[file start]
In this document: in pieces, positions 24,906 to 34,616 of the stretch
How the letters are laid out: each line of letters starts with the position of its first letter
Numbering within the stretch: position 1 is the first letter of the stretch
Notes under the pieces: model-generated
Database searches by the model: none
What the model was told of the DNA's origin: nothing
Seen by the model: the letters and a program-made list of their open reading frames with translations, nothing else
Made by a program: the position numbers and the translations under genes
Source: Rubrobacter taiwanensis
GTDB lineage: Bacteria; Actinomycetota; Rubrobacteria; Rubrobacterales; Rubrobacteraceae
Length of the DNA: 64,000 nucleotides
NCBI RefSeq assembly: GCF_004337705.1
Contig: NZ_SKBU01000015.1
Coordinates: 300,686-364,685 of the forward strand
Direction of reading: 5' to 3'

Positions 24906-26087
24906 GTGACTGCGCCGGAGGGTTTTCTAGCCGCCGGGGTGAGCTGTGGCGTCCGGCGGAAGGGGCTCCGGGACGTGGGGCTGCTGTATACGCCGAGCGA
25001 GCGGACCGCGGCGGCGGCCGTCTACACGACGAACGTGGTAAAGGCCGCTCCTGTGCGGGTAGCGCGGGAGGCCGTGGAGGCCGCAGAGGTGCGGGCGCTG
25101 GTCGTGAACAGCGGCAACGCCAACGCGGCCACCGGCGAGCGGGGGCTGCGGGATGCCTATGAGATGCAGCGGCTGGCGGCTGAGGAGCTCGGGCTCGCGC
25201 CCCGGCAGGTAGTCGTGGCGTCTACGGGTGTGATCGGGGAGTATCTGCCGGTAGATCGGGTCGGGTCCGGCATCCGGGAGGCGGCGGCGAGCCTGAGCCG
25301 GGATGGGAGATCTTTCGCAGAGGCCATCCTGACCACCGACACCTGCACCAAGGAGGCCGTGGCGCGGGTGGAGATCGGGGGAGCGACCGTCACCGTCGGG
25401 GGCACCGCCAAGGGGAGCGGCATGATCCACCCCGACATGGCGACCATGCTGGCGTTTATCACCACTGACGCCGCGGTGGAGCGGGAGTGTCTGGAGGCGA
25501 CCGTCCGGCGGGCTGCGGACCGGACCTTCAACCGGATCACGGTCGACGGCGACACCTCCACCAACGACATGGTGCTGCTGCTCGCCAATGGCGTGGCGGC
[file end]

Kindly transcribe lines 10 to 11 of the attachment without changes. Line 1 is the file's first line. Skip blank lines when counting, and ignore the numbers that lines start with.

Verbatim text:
GTDB lineage: Bacteria; Actinomycetota; Rubrobacteria; Rubrobacterales; Rubrobacteraceae
Length of the DNA: 64,000 nucleotides